Random bits of data pertinent to our second week in Portland:
1. I learned of the imminent demise of both "new music" series at Club Tropical (Cryptonight on Thursdays, and Ear Orchard on Mondays). The reason? Carlos, Club Tropical's owner, is selling the restaurant. Hard to say whether these series (these serieses?), which collectively make up a good portion of the lifeblood of interesting music in LA, will resurrect somewhere else. Probably -- the LA scene has always been something of a moveable feast. But given that CT has been the IJG's "home base" for the last few years, I have to add this particular development to the list of reasons I'm glad I got out of Los Angeles when I did. Sooner or later, the band was going to wither and die due to a lack of light.
2. Continuing with the botanical theme: Thandie and I spent at least three mornings this week raking leaves. Holy crap, it's Autumn! We never really enjoyed that season in "the Southland." Here, we've got lots of trees, and thus lots of colorful dried foliage lying around. Raked up a bunch of it and had a blast demonstrating to the kid the art of "leaf pile jumping."
3. And more: gonna have to learn how to take care of a full-on yard (I was about to say "a garden," but technically there are numerous gardens scattered throughout the property). That's right, urban Durkin is gonna have to develop a green thumb, right quick. I must say that I'm actually anticipating this, much to my surprise. I still identify primarily as a city-dweller (which is why I'm thankful that downtown Portland is a mere ten minutes away). But I have always enjoyed yard work -- at least the somewhat simple tasks I had to do as a kid (mow the lawn, rake the leaves, clip the hedge) -- because, strangely enough, I did some of my best thinking while engaged in it. When I was a kid, yard work ran a close second to walking in terms of providing a, ahem, fertile context for conceptual creativity.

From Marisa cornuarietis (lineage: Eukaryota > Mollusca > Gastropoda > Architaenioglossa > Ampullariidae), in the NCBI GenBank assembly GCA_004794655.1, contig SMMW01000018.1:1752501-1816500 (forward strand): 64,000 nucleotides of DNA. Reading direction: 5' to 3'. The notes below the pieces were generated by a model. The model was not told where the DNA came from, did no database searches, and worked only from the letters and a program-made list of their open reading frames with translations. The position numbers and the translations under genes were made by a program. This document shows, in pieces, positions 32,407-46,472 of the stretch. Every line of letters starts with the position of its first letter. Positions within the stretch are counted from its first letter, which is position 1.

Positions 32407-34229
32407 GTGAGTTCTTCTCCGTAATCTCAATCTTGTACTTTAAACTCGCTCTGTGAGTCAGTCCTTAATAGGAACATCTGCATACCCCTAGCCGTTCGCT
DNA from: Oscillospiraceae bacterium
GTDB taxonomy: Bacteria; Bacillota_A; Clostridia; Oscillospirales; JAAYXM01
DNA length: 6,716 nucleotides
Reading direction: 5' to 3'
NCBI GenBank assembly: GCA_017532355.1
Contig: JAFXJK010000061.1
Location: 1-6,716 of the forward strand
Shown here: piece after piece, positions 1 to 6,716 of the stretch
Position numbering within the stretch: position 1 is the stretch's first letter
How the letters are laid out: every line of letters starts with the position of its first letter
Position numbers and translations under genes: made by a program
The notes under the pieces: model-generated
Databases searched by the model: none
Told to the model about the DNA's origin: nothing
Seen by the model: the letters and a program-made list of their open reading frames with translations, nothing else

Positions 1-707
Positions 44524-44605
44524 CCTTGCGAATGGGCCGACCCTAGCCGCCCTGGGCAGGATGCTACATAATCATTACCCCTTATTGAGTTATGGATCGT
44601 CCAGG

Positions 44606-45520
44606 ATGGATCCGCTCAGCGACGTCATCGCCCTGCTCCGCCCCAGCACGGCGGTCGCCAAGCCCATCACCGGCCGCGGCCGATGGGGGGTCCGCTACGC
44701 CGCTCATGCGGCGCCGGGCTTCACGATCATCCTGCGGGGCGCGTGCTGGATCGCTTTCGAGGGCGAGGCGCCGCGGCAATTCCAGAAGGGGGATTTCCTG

One last twist on this point: now there is the added benefit of really feeling the resonance of the famous ending to Voltaire's Candide, where, after a series of unbelievably unpleasant run-ins with the worst of human nature, the hapless hero decides literally to focus on cultivating his own garden (the language is Voltaire's). I can feel the value of that now -- living in this increasingly horrific world, with its litany of problems -- I suspect that from this point forward, my own contributions, whatever they may be, will need to radiate outward from a carefully nurtured backyard.
4. What with the move and all, I had originally been planning a brief sabbatical from the group. Let me clarify: work on the new recording, and whatever new compositions might develop, would of course continue, but I wanted to step away from the drudge work of booking and promoting for the rest of the year. I sort of felt like I needed this for my own sanity. But with our upcoming trip east (for IAJE in January 07), there's just no way I can let down my guard. This will surely be our most complicated trip yet -- putting it together is sort of like the hardest game of chess I have ever played.
Of course, I remain optimistic that IAJE could pay off. But I also have to admit at this point that the show I am most excited about is our double bill with Darcy James Argue's Secret Society -- one of a handful of other big bands out there playing original music. Check out Darcy's blog if you haven't already -- he's a motherfucker composer, he writes (prose) well, too, and in general he's fighting the good fight.